To those who know me, my whiskey preferences are no real secret—I’m primarily a drinker of American bourbon and rye. However, as time goes by, I find myself drifting slowly but surely across the sea. Not necessarily to Scotland—as my palate seems to be unusually sensitive to smoke, I still struggle with many overpeated scotches—but instead to the Emerald Isle, and its newest generation of modern Irish whiskeys. Here, I’m increasingly coming to terms with just why American drinkers still mainline an obscene amount of Jameson each year—it’s because Irish whiskey, at its best, is a uniquely inviting and friendly spirit.
The thing about Irish whiskey, though, is that like scotch, you often have to be prepared to pay a steeper price for the experience. Whereas $25 can buy you a very solid bottle of bourbon just about anywhere in the U.S., in terms of Irish whiskey that still puts you solidly in Jameson country. If you’re prepared to drop $50 or so, though? In that case, the landscape gets a lot more interesting.
So it is with these two bottles from Egan’s Irish Whiskey, via P&H Egan Ltd in Tullamore, Ireland. Offering a 10-year single malt and a second “Vintage Grain” single grain whiskey without an age statement, the two products offer two profiles that share a few similarities but also have their share of differences.
But first, to clear up an obvious question, and because American consumers as a whole really aren’t well versed in this vocabulary: What’s the difference between “single malt” and “single grain”?
In short, the word “single” in both “single malt” and “single grain” means simply that all the distillate in the bottle came from a single distillery—thus, it is not a blend from multiple distillers. This is true of both bottles.
“Malt” means that the whiskey was distilled from 100% malted barley, and no other types of grains. This typically implies the types of rich, sweet, honeyed flavors we associate with scotch.
“Grain” whiskey, on the other hand, means that the product is not 100% malted barley, and indeed may not be made with barley at all. It can contain some barley, which may or may not be malted, but it may also contain wheat, corn, rye or anything else you can distill. This doesn’t necessarily imply lower quality, per se—it just means not to expect the distinct flavors of malted barley.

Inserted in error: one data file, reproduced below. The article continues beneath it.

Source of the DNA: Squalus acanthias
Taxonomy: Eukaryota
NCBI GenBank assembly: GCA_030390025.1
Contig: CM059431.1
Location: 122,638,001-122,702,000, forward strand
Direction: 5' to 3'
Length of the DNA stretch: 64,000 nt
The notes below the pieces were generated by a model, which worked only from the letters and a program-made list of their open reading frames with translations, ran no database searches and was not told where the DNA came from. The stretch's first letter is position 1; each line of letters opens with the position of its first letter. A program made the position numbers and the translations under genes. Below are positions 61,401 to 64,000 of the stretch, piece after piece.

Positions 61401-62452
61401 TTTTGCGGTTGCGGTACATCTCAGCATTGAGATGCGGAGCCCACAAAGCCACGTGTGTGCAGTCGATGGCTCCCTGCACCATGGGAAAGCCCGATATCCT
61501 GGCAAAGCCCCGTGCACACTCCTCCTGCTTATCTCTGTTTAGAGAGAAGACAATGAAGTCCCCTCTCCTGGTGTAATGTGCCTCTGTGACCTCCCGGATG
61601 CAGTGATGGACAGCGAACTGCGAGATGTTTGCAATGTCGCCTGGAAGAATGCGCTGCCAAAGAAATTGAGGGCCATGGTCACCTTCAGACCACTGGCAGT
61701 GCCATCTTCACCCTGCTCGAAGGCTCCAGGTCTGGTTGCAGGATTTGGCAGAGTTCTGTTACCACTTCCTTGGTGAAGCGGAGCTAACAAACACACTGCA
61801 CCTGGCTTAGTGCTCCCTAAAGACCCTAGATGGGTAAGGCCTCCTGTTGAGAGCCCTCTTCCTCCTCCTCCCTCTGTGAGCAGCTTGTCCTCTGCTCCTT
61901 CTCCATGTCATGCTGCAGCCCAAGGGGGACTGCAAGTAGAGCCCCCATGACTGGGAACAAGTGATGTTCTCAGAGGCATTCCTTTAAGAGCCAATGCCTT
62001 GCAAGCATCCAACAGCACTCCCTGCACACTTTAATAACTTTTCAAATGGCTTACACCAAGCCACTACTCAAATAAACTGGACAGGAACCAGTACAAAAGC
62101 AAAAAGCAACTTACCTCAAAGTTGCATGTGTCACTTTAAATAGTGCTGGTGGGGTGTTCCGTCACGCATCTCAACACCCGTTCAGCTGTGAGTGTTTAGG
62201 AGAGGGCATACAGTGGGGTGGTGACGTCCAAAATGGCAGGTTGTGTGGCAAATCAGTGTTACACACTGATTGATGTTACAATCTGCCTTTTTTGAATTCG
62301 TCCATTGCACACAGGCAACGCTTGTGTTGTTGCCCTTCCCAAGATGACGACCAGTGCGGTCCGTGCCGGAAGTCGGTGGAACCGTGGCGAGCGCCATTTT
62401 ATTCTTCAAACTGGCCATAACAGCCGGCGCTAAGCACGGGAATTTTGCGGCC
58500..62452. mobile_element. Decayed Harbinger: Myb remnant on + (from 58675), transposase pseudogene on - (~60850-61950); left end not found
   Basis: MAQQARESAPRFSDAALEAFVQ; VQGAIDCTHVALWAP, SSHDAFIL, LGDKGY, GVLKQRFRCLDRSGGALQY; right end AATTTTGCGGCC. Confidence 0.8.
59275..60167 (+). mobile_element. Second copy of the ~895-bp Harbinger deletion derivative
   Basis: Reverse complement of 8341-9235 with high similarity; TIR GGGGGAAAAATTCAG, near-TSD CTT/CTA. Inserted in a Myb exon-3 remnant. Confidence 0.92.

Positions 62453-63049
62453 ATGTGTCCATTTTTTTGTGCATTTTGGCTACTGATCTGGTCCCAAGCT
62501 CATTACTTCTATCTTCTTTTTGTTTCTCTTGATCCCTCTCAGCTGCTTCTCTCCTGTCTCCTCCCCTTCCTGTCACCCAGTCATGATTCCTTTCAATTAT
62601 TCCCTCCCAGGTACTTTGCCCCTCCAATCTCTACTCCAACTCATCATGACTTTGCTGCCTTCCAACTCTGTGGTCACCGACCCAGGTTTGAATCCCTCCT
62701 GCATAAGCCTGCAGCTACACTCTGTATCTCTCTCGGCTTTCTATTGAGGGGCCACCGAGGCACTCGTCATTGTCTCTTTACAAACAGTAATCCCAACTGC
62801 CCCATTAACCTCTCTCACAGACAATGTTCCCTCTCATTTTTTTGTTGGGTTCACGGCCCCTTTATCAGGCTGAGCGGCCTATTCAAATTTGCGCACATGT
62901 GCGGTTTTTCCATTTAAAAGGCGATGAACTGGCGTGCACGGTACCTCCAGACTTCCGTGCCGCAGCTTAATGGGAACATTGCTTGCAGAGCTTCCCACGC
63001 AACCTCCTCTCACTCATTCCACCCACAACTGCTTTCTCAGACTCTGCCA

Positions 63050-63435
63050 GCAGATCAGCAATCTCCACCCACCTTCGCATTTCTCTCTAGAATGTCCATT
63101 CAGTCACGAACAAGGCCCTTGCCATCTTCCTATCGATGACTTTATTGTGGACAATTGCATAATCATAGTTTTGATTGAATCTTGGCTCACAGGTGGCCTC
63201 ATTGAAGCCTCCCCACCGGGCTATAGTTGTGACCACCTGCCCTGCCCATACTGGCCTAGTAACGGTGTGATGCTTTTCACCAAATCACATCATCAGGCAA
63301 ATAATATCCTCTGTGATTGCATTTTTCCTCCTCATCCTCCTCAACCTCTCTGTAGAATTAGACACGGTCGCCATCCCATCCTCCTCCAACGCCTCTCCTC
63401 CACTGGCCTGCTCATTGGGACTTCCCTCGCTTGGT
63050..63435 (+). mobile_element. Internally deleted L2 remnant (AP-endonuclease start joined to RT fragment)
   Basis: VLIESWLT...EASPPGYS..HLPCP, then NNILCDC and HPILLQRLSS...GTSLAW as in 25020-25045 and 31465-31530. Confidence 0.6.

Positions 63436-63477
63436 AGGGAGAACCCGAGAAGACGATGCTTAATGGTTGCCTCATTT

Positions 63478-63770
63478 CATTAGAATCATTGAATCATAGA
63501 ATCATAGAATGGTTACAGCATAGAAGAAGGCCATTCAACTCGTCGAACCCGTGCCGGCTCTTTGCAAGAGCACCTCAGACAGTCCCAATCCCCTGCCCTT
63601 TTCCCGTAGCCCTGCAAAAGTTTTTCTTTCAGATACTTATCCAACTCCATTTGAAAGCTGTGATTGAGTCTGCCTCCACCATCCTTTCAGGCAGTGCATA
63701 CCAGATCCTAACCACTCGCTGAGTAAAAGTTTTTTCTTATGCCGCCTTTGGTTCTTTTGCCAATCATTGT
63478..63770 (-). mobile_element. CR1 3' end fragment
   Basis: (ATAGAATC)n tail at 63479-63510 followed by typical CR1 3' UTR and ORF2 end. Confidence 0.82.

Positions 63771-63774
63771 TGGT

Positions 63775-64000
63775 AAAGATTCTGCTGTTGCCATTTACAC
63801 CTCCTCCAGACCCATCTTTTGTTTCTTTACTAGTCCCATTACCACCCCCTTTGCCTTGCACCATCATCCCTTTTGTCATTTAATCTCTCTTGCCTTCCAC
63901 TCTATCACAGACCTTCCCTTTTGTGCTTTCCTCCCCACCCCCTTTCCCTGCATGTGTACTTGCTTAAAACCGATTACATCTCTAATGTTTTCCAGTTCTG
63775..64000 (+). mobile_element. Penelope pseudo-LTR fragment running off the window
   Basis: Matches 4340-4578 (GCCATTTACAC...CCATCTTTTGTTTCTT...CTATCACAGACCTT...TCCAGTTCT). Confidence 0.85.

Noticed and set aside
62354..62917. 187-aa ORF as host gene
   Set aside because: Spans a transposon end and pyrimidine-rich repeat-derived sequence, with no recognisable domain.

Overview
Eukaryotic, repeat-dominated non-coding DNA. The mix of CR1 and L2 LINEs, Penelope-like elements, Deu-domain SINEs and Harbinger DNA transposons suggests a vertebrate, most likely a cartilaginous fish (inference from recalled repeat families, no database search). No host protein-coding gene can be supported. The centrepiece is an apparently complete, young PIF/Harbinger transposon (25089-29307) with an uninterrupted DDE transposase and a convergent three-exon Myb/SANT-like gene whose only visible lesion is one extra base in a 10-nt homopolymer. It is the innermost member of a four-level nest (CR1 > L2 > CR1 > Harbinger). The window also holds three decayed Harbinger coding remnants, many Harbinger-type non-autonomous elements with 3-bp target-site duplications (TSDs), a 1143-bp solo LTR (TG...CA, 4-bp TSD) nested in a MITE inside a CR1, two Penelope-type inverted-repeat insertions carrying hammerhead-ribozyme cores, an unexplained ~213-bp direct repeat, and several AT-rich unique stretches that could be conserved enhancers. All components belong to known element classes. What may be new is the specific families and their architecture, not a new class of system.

Got it? Good. Let’s get to reviewing.
This bottle of single grain whiskey (92 proof) doesn’t have an age statement per se, but it says on the website that it was “casked in American oak bourbon barrels for a minimum of eight years,” so apparently it’s just a couple of years younger than the single malt. Likewise, it doesn’t say anything about how the mash bill might vary from its single malt brother, but the differences between the two become apparent in tasting.
Just visually, it’s clear that the two are not the same, as the Vintage Grain is a couple of shades lighter—yellow vs. gold in color. On the nose it’s pretty light, with notes of green apple, honeycomb, florals and a whiff of slightly fusel alcohol.
On the palate, however, this is an interesting product. It’s significantly more spice-forward than the single malt, quite peppery, with complementary grassy and fruity flavors. Green apple and light caramel/toasty notes are met by a lot of floral impressions, but overall it feels younger than its brother, and most tasters would likely come to the same conclusion. It also seems slightly hotter to me, with a more aggressive burn, but that impression is amplified by the peppery nature of the spice profile. Of the two, the Vintage Grain is likely to be the selection more familiar to drinkers of American whiskey—and specifically rye whiskey, actually—but it seems to me that if you wanted that profile, you’d probably just be drinking something American. All in all, this is intriguing, but I’m not sure it can specifically justify its $45-50 MSRP. I will say this for it—of the two, it’s probably the one that would be more interesting in cocktail applications, thanks to the spice and drier profile.
If you’re going to drink Irish whiskey, this is much closer to the profile you’re probably expecting—sweet, rich, honeyed, caramelized, fruity and more complex than one might think at first glance.
The 10 Year Single Malt from Egan’s leans more toward richness than the prevalent spice in the Vintage Grain, with a deeper and more winey/vinous profile. On the nose, a greater degree of sweetness/richness is immediately apparently, with lots of honey and fresh cut grass.
On the palate, the character of the caramel here is deeper and fuller, with some clove/caraway-like spice but not much of the pepper of the Vintage Grain. Vinous wine grape notes give way to significantly more oak/wood character, which also enhances its notes of vanilla and also reminds me a bit of apricot-esque stone fruit. Another result is that the alcohol presence (actually slightly higher at 94 proof) is a bit more integrated and hidden.
All in all, I find the 10 Year Old Single Malt the more rewarding of these two bottles, especially from a neat drinking standpoint. You might throw a cube of ice in this, but it drinks very well all on its own, and that’s likely the best way to consume it. If you’re a fan of the classical flavor profile of Irish whiskey, it’s hard to imagine you won’t enjoy this. It just about justifies (or comes close to justifying) a $50-60 MSRP.
Jim Vorel is a Paste staff writer and resident brown liquor geek. You can follow him on Twitter for more drink writing.